Now, I plan to deep dive into the details of these 6 banks.


Sector review by HDFC Securities

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Hi. I am getting confused between credit cost, provision levels and NPAs? Can anyone please tell how they are different and interlinked to each other?

This is how I think about this:

Banks are highly leveraged, with an average Asset/Equity ratio of 10/1 that is Debt to Equity ratio of 9/1. A 10% loss on the assets (which are primarily Loans) will make the equity ZERO. Regulatory guidelines mandate the bank to maintain certain threshold of equity w.r.t debt to remain solvent and ready to extend new credit in the economy.

NPAs: Typically these are of two types- Gross NPAs and Net NPAs.

Gross NPAs reflect the amount of LOANS/ADVANCES on which payment is due from past 90 days. Interest income from such accounts is not accumulated in P&L after labeling them as NPAs to avoid reporting of ghost profits, which results in ballooning of equity. The principal amount blocked in such loans belongs to depositors and banks are accountable to repay the same.

Provisioning is the mechanism to back-fill the depositors money from bank’s earnings. Provision is an expense that is deducted from quarterly profits to reduce the Gross NPAs.

Net NPAs (= Gross NPAs- Provisions) is the effective principal amount blocked as NPAs and banks are hopeful to recover the same in subsequent period. If not recovered, P&L will take a charge in the form of Provisions.

Credit Cost: The EXPECTED loss, which varies as per product category, on the LOANS/ADVANCES extended by the bank. Assume a bank that loans money only for one product category- Home Finance, which has a Credit Cost of 1% as per historical norm/ industry standard. The bank has taken deposit of Rs.100 from customers/financial institutions at 5% and plans to earn 4% spread. In order to earn a spread of 4%, the loan to home buyers WILL be extended at 10%.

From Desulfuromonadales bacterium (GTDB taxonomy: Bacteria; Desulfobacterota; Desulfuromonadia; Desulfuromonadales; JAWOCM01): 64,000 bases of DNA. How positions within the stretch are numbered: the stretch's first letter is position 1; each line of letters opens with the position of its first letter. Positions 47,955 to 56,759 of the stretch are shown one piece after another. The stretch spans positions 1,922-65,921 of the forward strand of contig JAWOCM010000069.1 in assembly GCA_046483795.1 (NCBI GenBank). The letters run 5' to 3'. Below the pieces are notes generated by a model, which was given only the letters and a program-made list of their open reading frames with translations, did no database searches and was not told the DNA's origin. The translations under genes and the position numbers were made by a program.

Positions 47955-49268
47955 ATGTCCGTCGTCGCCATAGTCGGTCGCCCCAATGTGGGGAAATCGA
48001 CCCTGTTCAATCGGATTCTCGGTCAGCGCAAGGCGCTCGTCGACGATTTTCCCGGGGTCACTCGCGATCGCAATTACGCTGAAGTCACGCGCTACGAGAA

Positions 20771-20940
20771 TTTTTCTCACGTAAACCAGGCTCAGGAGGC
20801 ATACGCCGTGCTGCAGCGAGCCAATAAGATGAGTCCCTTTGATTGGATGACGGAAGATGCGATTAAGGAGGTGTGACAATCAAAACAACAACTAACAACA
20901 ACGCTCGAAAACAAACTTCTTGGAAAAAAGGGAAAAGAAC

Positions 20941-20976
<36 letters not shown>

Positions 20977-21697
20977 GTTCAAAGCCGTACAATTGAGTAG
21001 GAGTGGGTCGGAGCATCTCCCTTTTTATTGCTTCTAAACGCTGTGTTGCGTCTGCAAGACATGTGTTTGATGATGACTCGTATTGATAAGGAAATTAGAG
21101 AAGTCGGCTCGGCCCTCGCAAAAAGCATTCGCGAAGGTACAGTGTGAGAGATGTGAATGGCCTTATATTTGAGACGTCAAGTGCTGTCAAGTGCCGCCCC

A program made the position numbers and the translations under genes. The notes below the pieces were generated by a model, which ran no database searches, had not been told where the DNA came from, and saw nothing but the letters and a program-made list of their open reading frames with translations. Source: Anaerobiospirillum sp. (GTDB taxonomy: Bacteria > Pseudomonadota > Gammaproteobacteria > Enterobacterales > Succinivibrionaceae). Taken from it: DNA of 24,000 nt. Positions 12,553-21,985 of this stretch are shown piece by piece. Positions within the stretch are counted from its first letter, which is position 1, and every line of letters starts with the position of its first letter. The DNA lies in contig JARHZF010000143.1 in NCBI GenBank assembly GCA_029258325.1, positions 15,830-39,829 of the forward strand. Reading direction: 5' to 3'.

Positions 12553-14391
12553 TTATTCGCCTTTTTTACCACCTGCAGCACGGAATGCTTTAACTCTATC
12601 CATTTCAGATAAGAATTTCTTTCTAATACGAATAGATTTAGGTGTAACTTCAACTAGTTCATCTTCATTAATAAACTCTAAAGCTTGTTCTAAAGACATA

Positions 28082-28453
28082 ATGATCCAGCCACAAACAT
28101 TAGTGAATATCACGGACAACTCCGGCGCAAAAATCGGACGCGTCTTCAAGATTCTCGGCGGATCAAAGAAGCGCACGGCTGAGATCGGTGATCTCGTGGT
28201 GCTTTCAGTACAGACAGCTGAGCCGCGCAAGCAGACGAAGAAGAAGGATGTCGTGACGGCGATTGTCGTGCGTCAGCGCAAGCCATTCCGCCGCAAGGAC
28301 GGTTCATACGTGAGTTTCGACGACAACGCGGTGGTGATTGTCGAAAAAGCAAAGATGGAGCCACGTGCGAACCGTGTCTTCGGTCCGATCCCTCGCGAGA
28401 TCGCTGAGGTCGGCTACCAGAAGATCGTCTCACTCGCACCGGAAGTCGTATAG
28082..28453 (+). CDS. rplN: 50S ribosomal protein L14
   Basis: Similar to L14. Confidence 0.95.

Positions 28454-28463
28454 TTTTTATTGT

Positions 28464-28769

In nutshell, Credit costs are the losses which were EXPECTED as per managements judgement. Due to poor economy or lenient underwriting, NPAs are the losses that are REALIZED, if no recovery happens. Provisioning is the mechanism to apply realized losses to banks profit/equity in a graceful manner so that the bank’s equity does not reflect irrational exuberance.


Thanks, @Surender . That was useful!

Also, in recent years bank has started reporting its number as per IndAS (previously they were reporting as per IGAAP). If have to compare the numbers (especially provisions & NPAs) of IndAS with IGAAP, any idea how we do that?

Short answer, I do not know.

However, there is no benchmark to say that up to X% of NPAs are OK. As the same regulatory body governs all the banks, inference of NPAs can be derived by relative comparison across banks and observing the trend for an individual bank.

Even if the conversion is possible by any yardstick, the essence of analysis will not change.

I think I was not able to express my question.

I meant, how we can compare the financials of FY2017 (IGAAP) with FY2018 (IndAS) of a same company? As there are few differences in reporting, we have to adjust number to make them comparable

No Idea. Trust others can help.

An interesting report from HDFC Securities


Sharp changes in estimates for SBI Bank post Q3 results. Looks like re-rating can continue.